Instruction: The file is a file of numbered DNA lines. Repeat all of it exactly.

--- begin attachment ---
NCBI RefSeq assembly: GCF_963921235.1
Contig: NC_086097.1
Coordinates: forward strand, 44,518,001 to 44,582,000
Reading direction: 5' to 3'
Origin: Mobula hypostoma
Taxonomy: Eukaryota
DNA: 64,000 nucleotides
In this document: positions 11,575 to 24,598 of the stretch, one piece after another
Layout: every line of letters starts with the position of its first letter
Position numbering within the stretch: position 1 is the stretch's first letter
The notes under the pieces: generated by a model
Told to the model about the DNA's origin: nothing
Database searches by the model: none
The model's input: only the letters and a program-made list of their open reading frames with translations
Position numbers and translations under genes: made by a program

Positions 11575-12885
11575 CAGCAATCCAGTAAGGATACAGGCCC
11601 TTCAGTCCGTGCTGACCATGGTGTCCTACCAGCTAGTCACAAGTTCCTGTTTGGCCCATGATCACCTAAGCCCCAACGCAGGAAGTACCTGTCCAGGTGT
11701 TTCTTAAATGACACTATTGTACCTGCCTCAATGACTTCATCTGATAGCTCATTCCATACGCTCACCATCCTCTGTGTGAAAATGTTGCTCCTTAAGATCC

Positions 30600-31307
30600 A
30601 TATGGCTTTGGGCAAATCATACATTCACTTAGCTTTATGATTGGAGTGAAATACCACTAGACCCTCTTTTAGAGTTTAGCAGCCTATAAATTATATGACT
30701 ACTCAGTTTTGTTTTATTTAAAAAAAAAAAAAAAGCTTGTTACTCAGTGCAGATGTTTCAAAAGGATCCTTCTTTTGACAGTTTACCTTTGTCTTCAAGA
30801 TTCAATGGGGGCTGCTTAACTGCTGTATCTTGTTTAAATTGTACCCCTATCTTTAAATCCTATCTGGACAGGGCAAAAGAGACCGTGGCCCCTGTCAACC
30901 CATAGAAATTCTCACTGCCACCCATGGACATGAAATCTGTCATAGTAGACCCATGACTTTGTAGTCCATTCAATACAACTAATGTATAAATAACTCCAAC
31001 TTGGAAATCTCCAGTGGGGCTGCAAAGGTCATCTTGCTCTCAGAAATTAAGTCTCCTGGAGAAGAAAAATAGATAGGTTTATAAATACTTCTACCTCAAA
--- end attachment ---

NCBI RefSeq assembly: GCF_963921235.1
Contig: NC_086097.1
Coordinates: forward strand, 44,518,001 to 44,582,000
Reading direction: 5' to 3'
Origin: Mobula hypostoma
Taxonomy: Eukaryota
DNA: 64,000 nucleotides
In this document: positions 11,575 to 24,598 of the stretch, one piece after another
Layout: every line of letters starts with the position of its first letter
Position numbering within the stretch: position 1 is the stretch's first letter
The notes under the pieces: generated by a model
Told to the model about the DNA's origin: nothing
Database searches by the model: none
The model's input: only the letters and a program-made list of their open reading frames with translations
Position numbers and translations under genes: made by a program

Positions 11575-12885
11575 CAGCAATCCAGTAAGGATACAGGCCC
11601 TTCAGTCCGTGCTGACCATGGTGTCCTACCAGCTAGTCACAAGTTCCTGTTTGGCCCATGATCACCTAAGCCCCAACGCAGGAAGTACCTGTCCAGGTGT
11701 TTCTTAAATGACACTATTGTACCTGCCTCAATGACTTCATCTGATAGCTCATTCCATACGCTCACCATCCTCTGTGTGAAAATGTTGCTCCTTAAGATCC

Positions 30600-31307
30600 A
30601 TATGGCTTTGGGCAAATCATACATTCACTTAGCTTTATGATTGGAGTGAAATACCACTAGACCCTCTTTTAGAGTTTAGCAGCCTATAAATTATATGACT
30701 ACTCAGTTTTGTTTTATTTAAAAAAAAAAAAAAAGCTTGTTACTCAGTGCAGATGTTTCAAAAGGATCCTTCTTTTGACAGTTTACCTTTGTCTTCAAGA
30801 TTCAATGGGGGCTGCTTAACTGCTGTATCTTGTTTAAATTGTACCCCTATCTTTAAATCCTATCTGGACAGGGCAAAAGAGACCGTGGCCCCTGTCAACC
30901 CATAGAAATTCTCACTGCCACCCATGGACATGAAATCTGTCATAGTAGACCCATGACTTTGTAGTCCATTCAATACAACTAATGTATAAATAACTCCAAC
31001 TTGGAAATCTCCAGTGGGGCTGCAAAGGTCATCTTGCTCTCAGAAATTAAGTCTCCTGGAGAAGAAAAATAGATAGGTTTATAAATACTTCTACCTCAAA